Restricted Memory & Data Framing Tricks

 c memory embedded ti msp430 union

Working on microcontrollers is a far cry from the essentially unlimited memory and floating point operations available in Python and other high level languages. Here’s what I have been learning at my first internship…

Restricted Memory

While working there, I was assigned to a project that required usage of a Texas Instruments MSP430 microcontroller. While there were many quirks with working on MCUs like this (like having to ditch JetBrains & VSCode altogether!), the biggest quirk isn’t working with C: it’s working without malloc altogether.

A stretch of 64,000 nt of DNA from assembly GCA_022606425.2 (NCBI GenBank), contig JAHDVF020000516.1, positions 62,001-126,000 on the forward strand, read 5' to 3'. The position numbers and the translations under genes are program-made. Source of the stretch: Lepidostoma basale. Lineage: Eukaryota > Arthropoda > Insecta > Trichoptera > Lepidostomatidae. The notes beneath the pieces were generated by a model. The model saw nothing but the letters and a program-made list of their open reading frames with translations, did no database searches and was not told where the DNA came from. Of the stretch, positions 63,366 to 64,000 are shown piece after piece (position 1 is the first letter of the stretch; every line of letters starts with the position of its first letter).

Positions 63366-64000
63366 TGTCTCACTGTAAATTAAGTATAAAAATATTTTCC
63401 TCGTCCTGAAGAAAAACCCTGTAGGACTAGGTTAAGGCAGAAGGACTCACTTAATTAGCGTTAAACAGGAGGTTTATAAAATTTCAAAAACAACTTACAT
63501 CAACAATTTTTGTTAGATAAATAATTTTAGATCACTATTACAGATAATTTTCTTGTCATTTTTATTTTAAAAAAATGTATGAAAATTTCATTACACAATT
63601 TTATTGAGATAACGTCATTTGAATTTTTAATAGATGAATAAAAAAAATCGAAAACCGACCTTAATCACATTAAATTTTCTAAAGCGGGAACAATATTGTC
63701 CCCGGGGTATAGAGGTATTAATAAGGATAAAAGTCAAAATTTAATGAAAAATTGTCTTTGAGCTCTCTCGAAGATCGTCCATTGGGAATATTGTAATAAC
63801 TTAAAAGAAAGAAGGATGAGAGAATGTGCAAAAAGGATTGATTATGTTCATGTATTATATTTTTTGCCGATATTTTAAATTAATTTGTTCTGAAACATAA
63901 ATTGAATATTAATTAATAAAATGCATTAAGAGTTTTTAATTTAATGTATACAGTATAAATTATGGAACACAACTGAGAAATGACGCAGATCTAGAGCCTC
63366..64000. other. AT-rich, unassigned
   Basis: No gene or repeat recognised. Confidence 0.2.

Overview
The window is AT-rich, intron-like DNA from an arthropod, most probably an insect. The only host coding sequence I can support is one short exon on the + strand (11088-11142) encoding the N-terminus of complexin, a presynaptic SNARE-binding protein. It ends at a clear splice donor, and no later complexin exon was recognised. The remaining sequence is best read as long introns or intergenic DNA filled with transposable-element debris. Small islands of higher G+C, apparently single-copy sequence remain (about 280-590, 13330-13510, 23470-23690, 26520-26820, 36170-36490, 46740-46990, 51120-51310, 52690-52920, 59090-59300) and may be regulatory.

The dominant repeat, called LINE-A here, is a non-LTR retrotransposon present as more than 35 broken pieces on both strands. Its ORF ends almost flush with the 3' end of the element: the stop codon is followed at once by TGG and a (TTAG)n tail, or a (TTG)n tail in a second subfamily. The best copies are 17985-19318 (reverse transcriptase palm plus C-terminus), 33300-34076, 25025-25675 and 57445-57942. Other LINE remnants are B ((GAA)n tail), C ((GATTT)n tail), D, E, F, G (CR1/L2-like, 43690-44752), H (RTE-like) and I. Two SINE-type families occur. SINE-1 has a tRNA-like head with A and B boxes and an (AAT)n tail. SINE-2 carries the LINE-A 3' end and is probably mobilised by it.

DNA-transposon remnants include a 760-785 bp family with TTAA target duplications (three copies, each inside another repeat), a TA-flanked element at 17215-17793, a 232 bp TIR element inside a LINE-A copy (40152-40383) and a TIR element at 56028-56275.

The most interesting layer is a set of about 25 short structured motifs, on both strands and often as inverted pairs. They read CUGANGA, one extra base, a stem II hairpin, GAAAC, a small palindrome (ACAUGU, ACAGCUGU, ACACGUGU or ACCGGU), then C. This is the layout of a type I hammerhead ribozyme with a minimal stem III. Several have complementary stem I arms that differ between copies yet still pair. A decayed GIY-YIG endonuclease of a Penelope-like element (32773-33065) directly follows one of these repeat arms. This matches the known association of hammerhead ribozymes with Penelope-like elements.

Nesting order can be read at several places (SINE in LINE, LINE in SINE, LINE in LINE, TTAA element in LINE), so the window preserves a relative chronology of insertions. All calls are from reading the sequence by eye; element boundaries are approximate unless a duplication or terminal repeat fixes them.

On low memory devices like this, memory is extremely limited and there is no certainty that your code will not leak memory. Usage of malloc and other dynamic memory allocation methods are considered innately dangerous - while there is a chance you will write perfect code that will properly allocate/deallocate, you can’t be certain that your complex program won’t run out of memory on such a small footprint to work with.

Instead, variables are assigned either inside methods for short periods (and passed around), or they are assigned statically and globally. It appears that the libraries I use personally prefer globally accessible variables, which 99% of the time, is very wrong - but in Microcontroller land, global variables are your friend.

#include <stdint.h>

uint8_t uid[4];  // A unique identifier

int main(void) {
    UID_generate(uid, 4); // Pass the pointer, the function writes to it (and does not return it)
    UART_putUid(uid, 4); // Write the UID to UART
}
void UID_generate(uint8_t uid, int length) {
    uint8_t i = 0;
    while(i < length)